La Brea Tar Pits, CA

     On July 15th, 2016; Becky, (my wife) was asked to sing at a wedding in Disneyland. While we were there we visited the Rancho La Brea Tar Pits in Los Angeles.

Rancho la Brea Tar Pits in Los Angeles, California at 5801 Wilshire Blvd

One hundred thousand years ago, the area occupied by Rancho La Brea lay beneath the surface of the Pacific Ocean. At the onset of the last glaciation of the Pleistocene Ice Age the sea retreated, exposing a flat plain between the edge of the ocean and the upstanding Santa Monica Mountains. Stream erosion of the Hollywood Hills resulted in the accumulation of large Fan-shaped deposits of river sediment at the mouths of the canyons and extending out over the plain. Over the course of time, these alluvial fans extended farther from the mountains and raised the overall level of the plain.

Movement deep within the earth’s crust resulted in the formation of cracks, faults, and fissures that cut resulted in the formation of cracks, faults, and fissures that cut through the layers of gravel, sand, and mud laid down by streams and into the extensive natural reservoirs of the Salt Lake Oilfield. Crude oil seeped slowly upwards along these cracks until it reached the ground surface. At the surface the lighter petroleum portion evaporated, leaving behind shallow sticky pools of natural asphalt.

     At Rancho La Bra, semi-solid asphalt oozes from the ground to create tar pits. The “tar pits” still visible in the park are the relicts of some of the more than 100 sites excavated for asphalt and for fossils.

A public domain image of the La Brea Tar Pits in the 1900s

     Formed beneath the sea over millions of years, the crude oil began seeping through rock fissures after earthquakes raised California’s seabed 40,000 years ago.

A public domain image of an artist’s depiction of the La Brea Tar Pits in the Pliestocene

     Incredibly sticky, but with a deceiving layer of water, the pools acted like giant flypapers for animals.

One of the tar pits found at the La Brea in California 2016

La Brea’s pools have been fooling herbivores, carnivores and scavengers for millennia—those that entered the pools became trapped and suffocated in the deep glutinous deposits, entombing extinct species such as the giant ground-sloth, camel, tapir, mammoth, saber-toothed cat, mastodon, panther, sub-nosed bear and the dire wolf.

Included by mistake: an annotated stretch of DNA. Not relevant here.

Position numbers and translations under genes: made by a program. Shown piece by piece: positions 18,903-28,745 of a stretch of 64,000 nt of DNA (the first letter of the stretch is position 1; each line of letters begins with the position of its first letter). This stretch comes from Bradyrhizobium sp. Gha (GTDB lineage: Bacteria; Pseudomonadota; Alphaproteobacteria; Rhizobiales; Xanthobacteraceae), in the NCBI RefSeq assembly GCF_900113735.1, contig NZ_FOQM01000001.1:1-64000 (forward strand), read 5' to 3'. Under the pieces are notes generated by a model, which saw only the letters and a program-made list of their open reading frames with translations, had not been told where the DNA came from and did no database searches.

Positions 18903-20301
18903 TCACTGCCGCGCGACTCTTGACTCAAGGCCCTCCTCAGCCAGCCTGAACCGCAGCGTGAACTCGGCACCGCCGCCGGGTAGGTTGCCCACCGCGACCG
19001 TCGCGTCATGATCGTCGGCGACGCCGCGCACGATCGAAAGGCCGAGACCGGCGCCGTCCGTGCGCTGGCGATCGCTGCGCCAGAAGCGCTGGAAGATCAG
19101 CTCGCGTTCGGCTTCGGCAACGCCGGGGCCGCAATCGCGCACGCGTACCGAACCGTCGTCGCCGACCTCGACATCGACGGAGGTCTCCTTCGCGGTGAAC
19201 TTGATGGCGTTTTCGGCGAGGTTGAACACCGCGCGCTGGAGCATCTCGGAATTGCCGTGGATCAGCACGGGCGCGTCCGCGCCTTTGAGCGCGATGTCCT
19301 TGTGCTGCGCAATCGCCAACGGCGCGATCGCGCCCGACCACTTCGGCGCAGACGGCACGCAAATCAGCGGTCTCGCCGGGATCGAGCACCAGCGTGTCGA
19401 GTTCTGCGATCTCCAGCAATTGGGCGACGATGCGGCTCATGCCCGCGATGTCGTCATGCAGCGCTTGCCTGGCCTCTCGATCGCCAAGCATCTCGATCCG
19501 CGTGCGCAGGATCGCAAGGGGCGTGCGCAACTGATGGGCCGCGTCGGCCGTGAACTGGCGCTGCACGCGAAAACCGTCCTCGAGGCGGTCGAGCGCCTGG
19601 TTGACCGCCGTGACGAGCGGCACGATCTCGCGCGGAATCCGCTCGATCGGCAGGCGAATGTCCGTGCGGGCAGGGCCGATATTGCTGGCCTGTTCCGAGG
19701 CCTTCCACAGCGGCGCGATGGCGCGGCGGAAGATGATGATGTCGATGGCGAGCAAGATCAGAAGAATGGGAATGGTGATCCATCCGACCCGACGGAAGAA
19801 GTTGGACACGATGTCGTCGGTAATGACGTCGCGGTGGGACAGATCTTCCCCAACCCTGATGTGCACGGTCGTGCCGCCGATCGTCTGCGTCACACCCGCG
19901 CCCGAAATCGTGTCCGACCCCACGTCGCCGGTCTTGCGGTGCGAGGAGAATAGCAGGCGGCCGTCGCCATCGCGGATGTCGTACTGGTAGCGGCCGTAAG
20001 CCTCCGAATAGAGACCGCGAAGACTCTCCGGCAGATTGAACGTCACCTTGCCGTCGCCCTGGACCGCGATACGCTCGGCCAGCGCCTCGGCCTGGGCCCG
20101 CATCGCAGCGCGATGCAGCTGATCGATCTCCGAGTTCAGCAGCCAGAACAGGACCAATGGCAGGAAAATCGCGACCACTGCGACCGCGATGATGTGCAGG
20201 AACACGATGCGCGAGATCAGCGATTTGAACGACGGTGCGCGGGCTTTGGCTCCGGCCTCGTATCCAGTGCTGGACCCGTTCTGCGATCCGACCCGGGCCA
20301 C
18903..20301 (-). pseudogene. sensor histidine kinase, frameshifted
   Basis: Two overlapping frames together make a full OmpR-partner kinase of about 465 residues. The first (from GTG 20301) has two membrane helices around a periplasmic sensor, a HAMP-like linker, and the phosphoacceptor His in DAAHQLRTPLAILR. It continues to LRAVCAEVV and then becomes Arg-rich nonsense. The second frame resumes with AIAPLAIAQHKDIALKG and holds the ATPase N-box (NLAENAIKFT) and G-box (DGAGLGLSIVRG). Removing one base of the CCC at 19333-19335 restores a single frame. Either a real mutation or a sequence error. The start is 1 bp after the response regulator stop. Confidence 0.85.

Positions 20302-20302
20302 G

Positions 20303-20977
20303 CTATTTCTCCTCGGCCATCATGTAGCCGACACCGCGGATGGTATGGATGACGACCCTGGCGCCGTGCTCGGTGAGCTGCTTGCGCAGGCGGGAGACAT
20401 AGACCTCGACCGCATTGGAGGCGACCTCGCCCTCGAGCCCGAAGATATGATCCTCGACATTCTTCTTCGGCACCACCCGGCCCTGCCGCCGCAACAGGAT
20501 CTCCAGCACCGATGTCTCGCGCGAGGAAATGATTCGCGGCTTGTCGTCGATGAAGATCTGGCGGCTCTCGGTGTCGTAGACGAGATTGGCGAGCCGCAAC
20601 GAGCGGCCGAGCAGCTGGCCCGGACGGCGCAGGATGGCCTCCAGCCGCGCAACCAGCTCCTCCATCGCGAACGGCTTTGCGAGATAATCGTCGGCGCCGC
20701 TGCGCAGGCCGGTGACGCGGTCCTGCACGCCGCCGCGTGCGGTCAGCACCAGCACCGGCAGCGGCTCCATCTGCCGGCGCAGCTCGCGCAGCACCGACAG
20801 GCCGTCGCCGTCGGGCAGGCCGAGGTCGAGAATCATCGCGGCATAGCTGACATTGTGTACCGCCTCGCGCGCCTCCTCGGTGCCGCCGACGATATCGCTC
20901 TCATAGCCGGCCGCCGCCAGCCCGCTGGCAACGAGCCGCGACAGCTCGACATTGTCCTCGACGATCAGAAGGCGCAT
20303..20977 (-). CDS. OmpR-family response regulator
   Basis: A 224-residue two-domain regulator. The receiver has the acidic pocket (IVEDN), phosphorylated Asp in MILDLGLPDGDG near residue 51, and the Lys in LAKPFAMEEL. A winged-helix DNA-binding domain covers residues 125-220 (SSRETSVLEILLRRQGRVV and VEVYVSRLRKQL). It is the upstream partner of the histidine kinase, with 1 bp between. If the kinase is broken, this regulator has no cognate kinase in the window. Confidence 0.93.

A paleontologist excavating a preserved fossil from the tar pits at La Brea

     With literally millions of fossils excavated, La Brea is one of the best-known fossil communities in the world.

One of the retrieved fossilized saber-toothed tigers found at the La Brea Tar Pits

Geologists, paleontologists, and biologists seek to understand the climate and ecology of the past using many different types of information. By comparing ancient sediments with those being formed today, geologists are able to reconstruct the landscape of 40,000 years ago. By comparing the fossils with their nearest living relatives, biologists and paleontologists are able to understand more about ancient life. Differences between fossil animals and plants and their living representatives can tell us much about changes in climatic and environmental conditions at different times during the history of the earth.

One of the main attractions found at the La Brea Museum

We know from the La Brea Asphalt Pits that the local area during the Pleistocene climate was cooler and more humid, and the landscape was clothed by different kinds of vegetation and inhabited by some rather strange animals. In all some 140 species of plants and more than 420 species of animals, and small birds and rodents–are best known from the Rancho La Brea deposits.

Becky posing in front of the main Lagoon at the Rancho La Brea Tar Pits in Los Angeles, California, (looking east).
Looking north-west at the main Lagoon at the La Brea Tar Pits in Los Angele, CA 2016 


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